• Choose a venue that is LEED certified.
  • Look for venues with built-in décor, such as gardens, historic architecture and fine art.
  • Decorate with vintage pieces, natural materials or reused/upcycled decorations.
  • Choose reusable linens and tableware.
  • Use solar lights or candles or LED lighting if needed.
  • Choose low- or zero-waste wedding favors, such as soaps, succulents or chocolate.
  • Choose Maryland-made products.
  • Try to have your ceremony and reception at the same place or very close by. Arrange shuttles and carpools for your guests if needed. 
  • Green your registry: ask for experiences, charitable donations and other sustainable gifts.
  • Have a vintage wedding gown, tuxedo or suit tailored instead of buying one new.
  • Rent tuxedos, suits and other wedding attire.
  • Considering a destination wedding? Make sure it doesn’t leave a huge carbon footprint.  

Find additional green wedding ideas on, and visit our website to learn more about waste prevention

Photo of wrapped gifts under a tree

According to the U.S. Environmental Protection Agency, Americans generate 25 percent more waste than usual during the period between Thanksgiving and New Year’s Day. Waste less this holiday season by using these helpful tips written by various Bureau of Solid Waste Management staff over the years:

  • Choose a fresh, Maryland-grown tree this holiday season. Fresh trees look great and smell even better, but did you know that real Christmas trees are also renewable, recyclable and benefit the environment? Be sure to mulch or compost your live Christmas tree at the end of the holiday season. If that’s not possible, Baltimore County may collect and recycle your live Christmas tree. Check the County’s website or your collection schedule for more information.
  • Reuse the decorations you already own. If you wish to shop, consider thrift stores and yard sales as a source of new holiday décor, or swap decorations with family and friends. You could also try making decorations from things you already have around the house.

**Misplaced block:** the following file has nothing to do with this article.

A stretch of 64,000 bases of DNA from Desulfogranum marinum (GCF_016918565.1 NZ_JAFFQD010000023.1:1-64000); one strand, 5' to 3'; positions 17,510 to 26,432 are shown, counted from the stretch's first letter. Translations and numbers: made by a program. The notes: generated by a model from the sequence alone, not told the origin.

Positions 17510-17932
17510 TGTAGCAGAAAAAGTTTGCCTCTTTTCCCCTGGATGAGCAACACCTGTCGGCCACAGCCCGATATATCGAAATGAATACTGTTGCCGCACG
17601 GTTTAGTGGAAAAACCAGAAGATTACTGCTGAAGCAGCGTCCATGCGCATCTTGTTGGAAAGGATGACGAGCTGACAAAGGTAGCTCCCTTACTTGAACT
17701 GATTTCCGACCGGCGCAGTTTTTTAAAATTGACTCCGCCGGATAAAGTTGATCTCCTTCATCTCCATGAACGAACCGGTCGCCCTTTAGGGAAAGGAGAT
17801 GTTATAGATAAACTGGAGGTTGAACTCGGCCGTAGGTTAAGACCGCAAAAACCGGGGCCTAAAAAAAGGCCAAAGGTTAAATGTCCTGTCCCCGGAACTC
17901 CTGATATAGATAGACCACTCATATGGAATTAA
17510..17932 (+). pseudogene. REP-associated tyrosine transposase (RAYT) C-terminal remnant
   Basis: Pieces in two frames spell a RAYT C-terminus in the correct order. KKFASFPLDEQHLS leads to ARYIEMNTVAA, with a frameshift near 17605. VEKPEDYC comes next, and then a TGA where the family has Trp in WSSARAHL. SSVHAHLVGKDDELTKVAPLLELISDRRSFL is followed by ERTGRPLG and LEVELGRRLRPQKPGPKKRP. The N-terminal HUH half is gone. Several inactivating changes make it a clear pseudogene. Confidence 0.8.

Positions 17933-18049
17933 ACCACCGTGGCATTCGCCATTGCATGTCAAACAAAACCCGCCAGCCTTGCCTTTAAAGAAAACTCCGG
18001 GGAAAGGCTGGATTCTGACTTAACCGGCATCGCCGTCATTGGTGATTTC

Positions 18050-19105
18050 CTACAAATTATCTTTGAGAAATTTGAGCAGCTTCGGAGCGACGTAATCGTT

• Limit lighting and conserve energy by using LED bulbs. Put holiday lights on automatic timers.
  • Reuse greeting cards as holiday craft supplies, decorations, coasters and gift tags. If you buy new, purchase cards made of 100-percent recycled content, or go paperless and send e-card greetings instead.
  • Consider giving an experience, rather than a physical item. Tickets, memberships and lessons all make great gifts.
  • Shop local, buy used and make homemade gifts.
  • Choose gifts that are refillable or reusable. Avoid disposable single-use items, especially if they cannot be recycled. Plants, flowers or food are great gifts that can minimize waste.
  • Donate unwanted items to people who can use them.
  • Reuse holiday wrapping paper, tissue paper, gift bags, boxes and bows. Cloth items, such as scarves, bandanas or shawls, can also be used to wrap presents (and become part of the gift, as well).
  • Turn down the heat. Wear clothing in layers, use blankets and get active if you feel a chill.
  • Hosting a holiday dinner? Use a meal planning tool to help you make just the right amount of food and generate less food waste. 
  • When hosting parties, use reusable kitchenware, tableware and linens. Offer leftovers to guests, or have a potluck and exchange leftovers to prevent food waste.
  • Traveling this holiday season? Reduce fuel costs by driving smart: pack light, change your oil, tighten your fuel cap, check your vehicle’s air filter and tire pressure, drive under 60 MPH, use cruise control and don’t idle. Carpool if possible. Need to travel long distances? Consider taking a train.

Whether you plan to celebrate at home or find yourself traveling to spend it with family and friends, these tips can help you and your loved ones make more cheer and less waste this holiday season.

Aug 2020  
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Revised October 25, 2019